That is true, but to attach dates to events implies assumptions about the
constancy of fundamental constants, in particular, the speed of light. There
is a distinction between what you think happened and what actually happened.
Such difficulties do not arise when doing science as an experimental
endeavor. I believe the same difficulties also arise in studies of the
origin of man.
>>As a Christian I have one concern that perhaps you can answer. How does an
>>evolutionary development of man brings the Fall of Man into the picture? The
>>Fall of Man is necessary in the Christian faith and is essential for the
>>understanding of who Christ is and what He did on the cross for us.
>I absolutely agree with you that the Fall (a historical Fall of 2 people) is
>essential. This was the most difficult item. But there are pseudogenes,
>broken genes located at the same place in apes and man. Since a designer
>would be unlikely to make a broken gene at the same place in 4 separate
>species, this data are strongly indicative of common descent. The reply I
>have heard from anti-evolutionists is that we will find a function for these
>broken genes in the future. Of course they may be correct, but how long
>must one wait?
When you say "since a designer would be unlikely," aren't you placing
constraints on the Creator?
>Anyway, here is how one can unite evolution and the Fall. This is from my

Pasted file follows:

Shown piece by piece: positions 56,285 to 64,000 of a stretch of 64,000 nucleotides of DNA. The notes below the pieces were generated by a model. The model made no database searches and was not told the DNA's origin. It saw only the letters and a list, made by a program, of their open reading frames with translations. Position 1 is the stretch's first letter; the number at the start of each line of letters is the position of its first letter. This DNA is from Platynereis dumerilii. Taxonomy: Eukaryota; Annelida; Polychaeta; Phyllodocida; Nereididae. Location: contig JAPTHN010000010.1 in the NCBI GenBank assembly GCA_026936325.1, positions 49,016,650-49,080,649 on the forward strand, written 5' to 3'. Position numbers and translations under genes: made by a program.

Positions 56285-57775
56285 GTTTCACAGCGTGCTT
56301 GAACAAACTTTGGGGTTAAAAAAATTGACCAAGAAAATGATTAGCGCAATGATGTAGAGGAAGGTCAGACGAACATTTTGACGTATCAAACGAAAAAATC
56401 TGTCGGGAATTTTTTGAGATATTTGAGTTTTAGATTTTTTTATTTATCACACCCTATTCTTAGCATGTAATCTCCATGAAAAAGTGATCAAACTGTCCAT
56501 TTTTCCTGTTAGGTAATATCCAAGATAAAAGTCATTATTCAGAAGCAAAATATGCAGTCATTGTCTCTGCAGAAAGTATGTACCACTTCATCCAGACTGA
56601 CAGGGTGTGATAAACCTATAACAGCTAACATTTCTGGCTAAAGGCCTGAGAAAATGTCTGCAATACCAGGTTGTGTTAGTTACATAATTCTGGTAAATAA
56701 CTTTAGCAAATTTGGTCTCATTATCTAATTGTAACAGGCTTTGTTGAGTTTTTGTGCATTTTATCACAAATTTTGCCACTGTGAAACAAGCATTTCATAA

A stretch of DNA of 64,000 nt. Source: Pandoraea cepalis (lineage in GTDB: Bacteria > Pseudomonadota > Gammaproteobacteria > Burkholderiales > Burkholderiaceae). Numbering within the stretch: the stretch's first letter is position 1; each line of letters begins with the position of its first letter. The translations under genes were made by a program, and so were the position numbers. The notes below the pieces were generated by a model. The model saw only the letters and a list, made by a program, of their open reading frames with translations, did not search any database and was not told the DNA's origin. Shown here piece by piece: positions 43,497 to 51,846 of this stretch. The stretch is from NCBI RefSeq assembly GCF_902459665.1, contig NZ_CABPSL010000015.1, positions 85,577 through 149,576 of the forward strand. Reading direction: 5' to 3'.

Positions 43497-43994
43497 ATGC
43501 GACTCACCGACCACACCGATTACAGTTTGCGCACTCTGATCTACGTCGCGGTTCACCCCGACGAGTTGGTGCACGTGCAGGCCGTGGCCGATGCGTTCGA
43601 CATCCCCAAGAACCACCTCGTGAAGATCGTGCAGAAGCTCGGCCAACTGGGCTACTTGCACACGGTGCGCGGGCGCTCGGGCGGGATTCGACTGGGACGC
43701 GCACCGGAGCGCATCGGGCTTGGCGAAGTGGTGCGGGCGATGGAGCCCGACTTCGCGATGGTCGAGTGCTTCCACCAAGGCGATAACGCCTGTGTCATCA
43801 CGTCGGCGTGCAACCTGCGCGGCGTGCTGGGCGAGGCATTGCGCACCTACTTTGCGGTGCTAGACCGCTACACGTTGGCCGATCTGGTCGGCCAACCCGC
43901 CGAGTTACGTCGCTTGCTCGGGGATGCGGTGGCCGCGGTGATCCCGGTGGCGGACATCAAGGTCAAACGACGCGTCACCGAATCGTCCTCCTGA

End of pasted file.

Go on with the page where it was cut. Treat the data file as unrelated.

>"This is the tricky place. Everybody says that it is impossible to
>account for the origin of Adam and Eve by means of evolution and
>yet still have the Biblical account be true. This is false.
>People have not put enough effort into solving this problem. Here
>is what the evidence says.
> The apes have 48 chromosomes; we have 46. If we arose from
>the apes, there must have been a chromosomal fusion (there are also
>other differences like inversions of certain segments etc). The
>biggest piece of evidence in my mind connecting us to the apes is
>a) the extreme similarity in DNA (99%) and b) the existence of
>pseudogene insertions at the same locations in man, chimp, gorilla
>and gibbon. (part of this insertion has been removed in the case of
>chimpanzee but enough remains to know that it was there at one
>time). Since the pseudogene does not work, it can not be claimed
>to be there by the mechanism of common design. Why would the
>Designer make the same mistake at the same location in 4 species?
You say: "If we arose from the apes." Could the converse be true? Is that
nonsensical? Could that point of view also be argued just as you do yours? I